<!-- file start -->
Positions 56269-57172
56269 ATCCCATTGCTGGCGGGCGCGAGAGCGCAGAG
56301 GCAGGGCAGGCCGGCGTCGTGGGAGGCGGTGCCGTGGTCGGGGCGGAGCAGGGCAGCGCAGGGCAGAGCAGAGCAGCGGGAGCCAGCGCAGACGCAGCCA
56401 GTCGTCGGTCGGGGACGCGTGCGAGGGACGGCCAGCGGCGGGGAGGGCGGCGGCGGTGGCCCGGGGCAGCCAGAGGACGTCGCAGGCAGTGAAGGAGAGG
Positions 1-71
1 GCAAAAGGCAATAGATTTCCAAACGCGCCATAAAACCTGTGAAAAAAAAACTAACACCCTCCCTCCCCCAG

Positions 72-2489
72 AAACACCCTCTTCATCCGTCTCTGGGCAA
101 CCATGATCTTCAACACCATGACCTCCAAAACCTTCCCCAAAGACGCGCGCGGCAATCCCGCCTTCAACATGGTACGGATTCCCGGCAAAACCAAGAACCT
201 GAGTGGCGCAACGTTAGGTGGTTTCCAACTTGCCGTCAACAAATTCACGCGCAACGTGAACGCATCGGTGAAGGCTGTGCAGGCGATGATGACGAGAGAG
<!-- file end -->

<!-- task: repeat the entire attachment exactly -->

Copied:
Positions 56269-57172
56269 ATCCCATTGCTGGCGGGCGCGAGAGCGCAGAG
56301 GCAGGGCAGGCCGGCGTCGTGGGAGGCGGTGCCGTGGTCGGGGCGGAGCAGGGCAGCGCAGGGCAGAGCAGAGCAGCGGGAGCCAGCGCAGACGCAGCCA
56401 GTCGTCGGTCGGGGACGCGTGCGAGGGACGGCCAGCGGCGGGGAGGGCGGCGGCGGTGGCCCGGGGCAGCCAGAGGACGTCGCAGGCAGTGAAGGAGAGG
Positions 1-71
1 GCAAAAGGCAATAGATTTCCAAACGCGCCATAAAACCTGTGAAAAAAAAACTAACACCCTCCCTCCCCCAG

Positions 72-2489
72 AAACACCCTCTTCATCCGTCTCTGGGCAA
101 CCATGATCTTCAACACCATGACCTCCAAAACCTTCCCCAAAGACGCGCGCGGCAATCCCGCCTTCAACATGGTACGGATTCCCGGCAAAACCAAGAACCT
201 GAGTGGCGCAACGTTAGGTGGTTTCCAACTTGCCGTCAACAAATTCACGCGCAACGTGAACGCATCGGTGAAGGCTGTGCAGGCGATGATGACGAGAGAG